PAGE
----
Bohemian Rhapsody's True Story Will Rock You

Freddie Mercury of Queen, 1982 Tour at the Various Locations in Oakland, California (Photo by Steve Jennings/WireImage)

Mercury in 1982. Image Source: Getty / Steve Jennings / WireImage

There's no denying that the first trailer for the Queen biopic Bohemian Rhapsody is a rocking celebration of the band, especially its lead singer, Freddie Mercury, played by Rami Malek. Despite its musical flourishes and impressive shots of Malek seeming to effortlessly inhabit the iconic singer's persona, the trailer doesn't give away much about the actual plot of the movie.

Bohemian Rhapsody is set to explore the rise of Queen straight through until their legendary performance at the Live Aid benefit concert in 1985 — at least, that's what the maddeningly vague synopsis says. In truth, there's so much more to Mercury's story than just his hit songs, and his real-life tragedies and triumphs appear to be hiding in the margins of the trailer, as well as in the casting details for the film.

Queen officially formed in 1970, and by 1971, they had assembled the lineup that would make them famous: drummer Roger Taylor, lead guitarist Brian May, bass guitarist John Deacon, and lead singer Mercury. In the beginning, everyone aside from Mercury was pursuing a college degree. Rock and roll wasn't their life yet, and it still wasn't after they released their first album. However, for Mercury, who attended an all-boys boarding school called St. Peter's Church of England School in India, music was the only profession that he wanted.

8th September 1976:  British rock group Queen at Les Ambassadeurs, where they were presented with silver, gold and platinum discs for sales in excess of one million of their hit single 'Bohemian Rhapsody'. The band are, from left to right, John Deacon, Fr

Deacon, Mercury, Taylor, and May in 1976. Image Source: Getty / Keystone

The singer not only named the band, but also shaped their style and convinced the others to give up on the idea of a plan B in order to devote themselves entirely to developing their sound. In a 2014 retrospective for Rolling Stone, May said, "If we were going to abandon all the qualifications we had got in other fields to take the plunge into rock, we weren't prepared to settle for second-best."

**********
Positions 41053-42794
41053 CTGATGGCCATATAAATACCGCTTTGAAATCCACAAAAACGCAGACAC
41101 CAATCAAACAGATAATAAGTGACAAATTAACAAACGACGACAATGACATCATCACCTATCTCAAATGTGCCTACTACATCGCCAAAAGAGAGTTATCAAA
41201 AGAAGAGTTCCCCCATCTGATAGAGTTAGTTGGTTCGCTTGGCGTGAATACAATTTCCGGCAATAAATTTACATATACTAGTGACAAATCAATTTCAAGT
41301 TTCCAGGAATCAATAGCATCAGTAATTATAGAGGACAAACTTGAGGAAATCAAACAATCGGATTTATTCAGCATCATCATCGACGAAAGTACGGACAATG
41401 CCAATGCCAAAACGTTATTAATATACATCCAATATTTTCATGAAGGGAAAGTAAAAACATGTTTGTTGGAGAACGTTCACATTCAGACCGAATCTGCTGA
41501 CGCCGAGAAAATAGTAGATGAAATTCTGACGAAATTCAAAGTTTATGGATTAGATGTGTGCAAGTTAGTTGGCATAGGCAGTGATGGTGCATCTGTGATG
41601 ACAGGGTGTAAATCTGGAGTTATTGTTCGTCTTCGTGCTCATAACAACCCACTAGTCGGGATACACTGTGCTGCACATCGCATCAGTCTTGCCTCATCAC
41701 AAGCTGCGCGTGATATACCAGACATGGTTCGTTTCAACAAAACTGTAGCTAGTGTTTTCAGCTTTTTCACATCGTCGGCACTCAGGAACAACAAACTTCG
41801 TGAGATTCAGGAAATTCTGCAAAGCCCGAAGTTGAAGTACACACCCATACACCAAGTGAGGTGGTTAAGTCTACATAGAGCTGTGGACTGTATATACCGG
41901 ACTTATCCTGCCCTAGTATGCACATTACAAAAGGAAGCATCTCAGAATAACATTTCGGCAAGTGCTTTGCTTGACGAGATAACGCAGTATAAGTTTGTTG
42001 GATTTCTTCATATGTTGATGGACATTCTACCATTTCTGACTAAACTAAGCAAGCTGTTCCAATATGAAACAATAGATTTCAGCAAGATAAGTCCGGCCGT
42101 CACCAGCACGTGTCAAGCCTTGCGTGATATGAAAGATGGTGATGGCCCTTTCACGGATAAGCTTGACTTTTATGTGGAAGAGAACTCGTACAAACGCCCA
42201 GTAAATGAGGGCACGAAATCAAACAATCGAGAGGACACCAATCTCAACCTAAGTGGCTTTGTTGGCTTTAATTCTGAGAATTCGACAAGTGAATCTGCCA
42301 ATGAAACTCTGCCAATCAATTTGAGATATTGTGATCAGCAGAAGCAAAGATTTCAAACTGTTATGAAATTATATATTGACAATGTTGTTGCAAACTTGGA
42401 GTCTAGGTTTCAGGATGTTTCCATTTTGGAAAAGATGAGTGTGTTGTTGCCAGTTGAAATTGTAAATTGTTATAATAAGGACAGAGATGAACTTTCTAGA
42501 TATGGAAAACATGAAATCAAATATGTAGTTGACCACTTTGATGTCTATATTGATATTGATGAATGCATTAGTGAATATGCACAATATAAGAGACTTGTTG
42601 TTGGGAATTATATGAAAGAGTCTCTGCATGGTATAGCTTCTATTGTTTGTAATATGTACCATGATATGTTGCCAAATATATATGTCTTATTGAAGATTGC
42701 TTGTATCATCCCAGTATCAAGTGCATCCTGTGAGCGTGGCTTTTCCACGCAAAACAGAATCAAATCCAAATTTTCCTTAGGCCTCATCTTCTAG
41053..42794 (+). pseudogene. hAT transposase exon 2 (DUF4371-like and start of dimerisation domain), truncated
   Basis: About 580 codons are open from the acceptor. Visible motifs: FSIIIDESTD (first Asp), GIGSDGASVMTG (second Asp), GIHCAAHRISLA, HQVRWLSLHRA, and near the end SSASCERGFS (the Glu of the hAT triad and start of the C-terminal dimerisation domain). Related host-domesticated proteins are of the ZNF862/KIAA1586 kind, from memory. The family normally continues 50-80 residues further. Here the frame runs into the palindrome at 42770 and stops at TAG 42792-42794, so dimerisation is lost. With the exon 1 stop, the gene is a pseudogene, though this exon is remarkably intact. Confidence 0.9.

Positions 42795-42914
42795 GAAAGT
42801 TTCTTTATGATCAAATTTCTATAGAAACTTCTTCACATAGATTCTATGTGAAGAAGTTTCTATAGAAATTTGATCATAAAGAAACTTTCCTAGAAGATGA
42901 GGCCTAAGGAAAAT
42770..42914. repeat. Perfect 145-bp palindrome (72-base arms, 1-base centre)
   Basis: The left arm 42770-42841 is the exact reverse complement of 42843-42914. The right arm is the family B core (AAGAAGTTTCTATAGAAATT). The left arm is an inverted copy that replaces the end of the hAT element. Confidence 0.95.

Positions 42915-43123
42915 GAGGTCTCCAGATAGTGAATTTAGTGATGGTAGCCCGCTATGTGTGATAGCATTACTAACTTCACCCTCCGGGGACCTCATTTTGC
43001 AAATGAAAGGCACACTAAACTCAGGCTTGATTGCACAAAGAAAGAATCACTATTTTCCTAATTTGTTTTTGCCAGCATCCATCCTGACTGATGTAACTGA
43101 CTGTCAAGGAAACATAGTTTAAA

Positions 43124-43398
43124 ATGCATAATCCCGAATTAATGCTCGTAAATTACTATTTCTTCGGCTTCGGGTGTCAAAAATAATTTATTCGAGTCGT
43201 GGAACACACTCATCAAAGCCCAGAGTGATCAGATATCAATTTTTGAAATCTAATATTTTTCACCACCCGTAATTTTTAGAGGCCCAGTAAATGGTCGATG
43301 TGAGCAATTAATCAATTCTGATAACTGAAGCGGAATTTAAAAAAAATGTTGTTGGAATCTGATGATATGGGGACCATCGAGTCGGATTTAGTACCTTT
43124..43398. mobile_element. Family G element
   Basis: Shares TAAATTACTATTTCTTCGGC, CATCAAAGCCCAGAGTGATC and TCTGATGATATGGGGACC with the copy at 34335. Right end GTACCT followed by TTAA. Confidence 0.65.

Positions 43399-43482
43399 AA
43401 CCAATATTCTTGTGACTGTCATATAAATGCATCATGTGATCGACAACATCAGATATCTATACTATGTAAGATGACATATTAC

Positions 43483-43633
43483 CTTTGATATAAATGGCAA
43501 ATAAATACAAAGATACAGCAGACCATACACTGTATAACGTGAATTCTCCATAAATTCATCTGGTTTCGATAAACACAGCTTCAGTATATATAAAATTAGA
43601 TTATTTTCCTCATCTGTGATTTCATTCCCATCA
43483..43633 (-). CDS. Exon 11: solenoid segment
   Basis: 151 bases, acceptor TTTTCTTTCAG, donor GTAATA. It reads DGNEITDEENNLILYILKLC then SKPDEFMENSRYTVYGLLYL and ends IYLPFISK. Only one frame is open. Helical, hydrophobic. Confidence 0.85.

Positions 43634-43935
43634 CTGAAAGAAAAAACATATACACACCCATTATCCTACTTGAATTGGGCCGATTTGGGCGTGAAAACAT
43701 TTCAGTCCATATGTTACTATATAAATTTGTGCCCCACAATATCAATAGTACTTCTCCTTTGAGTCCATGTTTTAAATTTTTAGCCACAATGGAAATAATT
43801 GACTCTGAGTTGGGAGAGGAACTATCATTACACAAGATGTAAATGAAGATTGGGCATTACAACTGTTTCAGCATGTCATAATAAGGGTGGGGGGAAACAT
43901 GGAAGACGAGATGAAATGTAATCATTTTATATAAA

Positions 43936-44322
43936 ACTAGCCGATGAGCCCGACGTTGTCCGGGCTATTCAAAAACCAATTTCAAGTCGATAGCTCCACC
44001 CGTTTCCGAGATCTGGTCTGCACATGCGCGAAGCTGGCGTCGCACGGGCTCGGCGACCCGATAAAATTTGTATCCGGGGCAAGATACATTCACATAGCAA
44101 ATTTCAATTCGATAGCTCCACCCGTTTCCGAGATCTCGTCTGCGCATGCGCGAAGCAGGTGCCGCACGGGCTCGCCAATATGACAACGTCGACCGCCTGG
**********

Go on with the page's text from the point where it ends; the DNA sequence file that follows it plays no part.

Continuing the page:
By the time Queen released A Night at the Opera in 1975, they were a creative force to be reckoned with. However, behind the scenes, fame brought its own set of troubles. For all of his talent, Mercury was also a man of excess, and, according to Rolling Stone, he spent as much time drinking in Munich clubs as he did creating music. His life off of the stage was chaotic, and his partying ways put a strain on the band.

Freddie Mercury of Queen, performing at the Omni. (Photo by Tom Hill/WireImage)

Mercury in 1977. Image Source: Getty / Tom Hill / WireImage

Meanwhile, on stage, Queen faced fans and critics who were uncomfortable with Mercury's androgynous style. By 1985, things had slowed down for the group. After playing shows in apartheid Africa, they were all but shunned in England, and it truly seemed as if their time making hits like "Bohemian Rhapsody," "We Will Rock You," and "We Are the Champions" had come to an end. Then the London Live Aid concert happened and, led by Mercury, the band gave what was perhaps the most legendary performance of their career. They kept the momentum going afterward, as well, at least until Mercury's 1991 death from AIDS complications.

In between, Mercury, who was bisexual, had a number of lovers. Two of the most important were Mary Austin and Jim Hutton, both of whom will be included in the film. Mercury and Austin met through his fellow bandmate May, and their connection seems to have been instantaneous. While their relationship was physical for a time, the singer eventually confessed that he had been with numerous other people while they were involved, including men.

LONDON, UNITED KINGDOM - CIRCA 1988: Freddie Mercury with girlfriend Mary Austin on circa 1988 in London, England. (Photo by Tom Wargacki/WireImage)

Mercury and Austin in 1988. Image Source: Getty / Tom Wargacki / WireImage

They broke up, but they never truly parted. Austin was Mercury's assistant and closest confidante — he even wrote the ballad "Love of My Life" for her. Most importantly, Mercury called her the only person he trusted, and he considered her his common-law wife. When he died, Austin was entrusted with the singer's ashes, and only she knows where his final resting place is.

While Austin was Mercury's confidante and muse, Hutton was the man who remained by the singer's side until he died. Their relationship was never in the spotlight, but Mercury and Hutton shared a home for a number of years. Throughout their relationship, they both wore wedding bands to symbolize their commitment to one another, according to Irish Central.

Rock star Freddie Mercury backstage at the Live Aid concert at Wembley, 13th July 1985. On the left is his boyfriend Jim Hutton. (Photo by Dave Hogan/Hulton Archive/Getty Images)

Hutton (back left) backstage with Mercury in 1985. Image Source: Getty / Dave Hogan / Hulton Archive

They were so close that Hutton hid the fact that he too had been diagnosed with AIDS for fear of upsetting his partner, who was already losing his battle with the disease. Hutton and Mercury were together until the singer's 1991 death. Afterward, Hutton wrote the 1994 memoir Mercury and Me chronicling their relationship.

From forming the band to creating music to his wild life off stage and his many loves, Mercury was a man like no other. If Bohemian Rhapsody can capture even part of his spirit, then viewers are going to be in for a ride.